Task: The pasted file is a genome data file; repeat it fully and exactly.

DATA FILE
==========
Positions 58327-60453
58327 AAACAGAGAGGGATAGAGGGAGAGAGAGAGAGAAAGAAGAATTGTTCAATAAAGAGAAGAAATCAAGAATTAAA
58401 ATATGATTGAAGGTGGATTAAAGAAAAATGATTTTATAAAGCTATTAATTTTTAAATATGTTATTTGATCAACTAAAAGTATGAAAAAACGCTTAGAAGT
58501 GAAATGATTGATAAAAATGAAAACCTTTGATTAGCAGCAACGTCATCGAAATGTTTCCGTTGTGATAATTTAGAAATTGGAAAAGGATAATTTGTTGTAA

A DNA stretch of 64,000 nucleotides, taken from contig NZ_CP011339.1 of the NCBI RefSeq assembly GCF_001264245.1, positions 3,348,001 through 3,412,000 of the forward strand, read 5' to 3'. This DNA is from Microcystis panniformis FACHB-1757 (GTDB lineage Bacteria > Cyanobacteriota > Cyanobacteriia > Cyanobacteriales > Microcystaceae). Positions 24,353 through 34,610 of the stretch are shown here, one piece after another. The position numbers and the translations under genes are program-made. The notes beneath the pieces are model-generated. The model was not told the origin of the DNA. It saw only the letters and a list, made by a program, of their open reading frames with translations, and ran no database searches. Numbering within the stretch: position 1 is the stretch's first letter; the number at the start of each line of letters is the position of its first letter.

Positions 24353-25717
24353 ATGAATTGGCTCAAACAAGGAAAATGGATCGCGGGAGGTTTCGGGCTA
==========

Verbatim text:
Positions 58327-60453
58327 AAACAGAGAGGGATAGAGGGAGAGAGAGAGAGAAAGAAGAATTGTTCAATAAAGAGAAGAAATCAAGAATTAAA
58401 ATATGATTGAAGGTGGATTAAAGAAAAATGATTTTATAAAGCTATTAATTTTTAAATATGTTATTTGATCAACTAAAAGTATGAAAAAACGCTTAGAAGT
58501 GAAATGATTGATAAAAATGAAAACCTTTGATTAGCAGCAACGTCATCGAAATGTTTCCGTTGTGATAATTTAGAAATTGGAAAAGGATAATTTGTTGTAA

A DNA stretch of 64,000 nucleotides, taken from contig NZ_CP011339.1 of the NCBI RefSeq assembly GCF_001264245.1, positions 3,348,001 through 3,412,000 of the forward strand, read 5' to 3'. This DNA is from Microcystis panniformis FACHB-1757 (GTDB lineage Bacteria > Cyanobacteriota > Cyanobacteriia > Cyanobacteriales > Microcystaceae). Positions 24,353 through 34,610 of the stretch are shown here, one piece after another. The position numbers and the translations under genes are program-made. The notes beneath the pieces are model-generated. The model was not told the origin of the DNA. It saw only the letters and a list, made by a program, of their open reading frames with translations, and ran no database searches. Numbering within the stretch: position 1 is the stretch's first letter; the number at the start of each line of letters is the position of its first letter.

Positions 24353-25717
24353 ATGAATTGGCTCAAACAAGGAAAATGGATCGCGGGAGGTTTCGGGCTA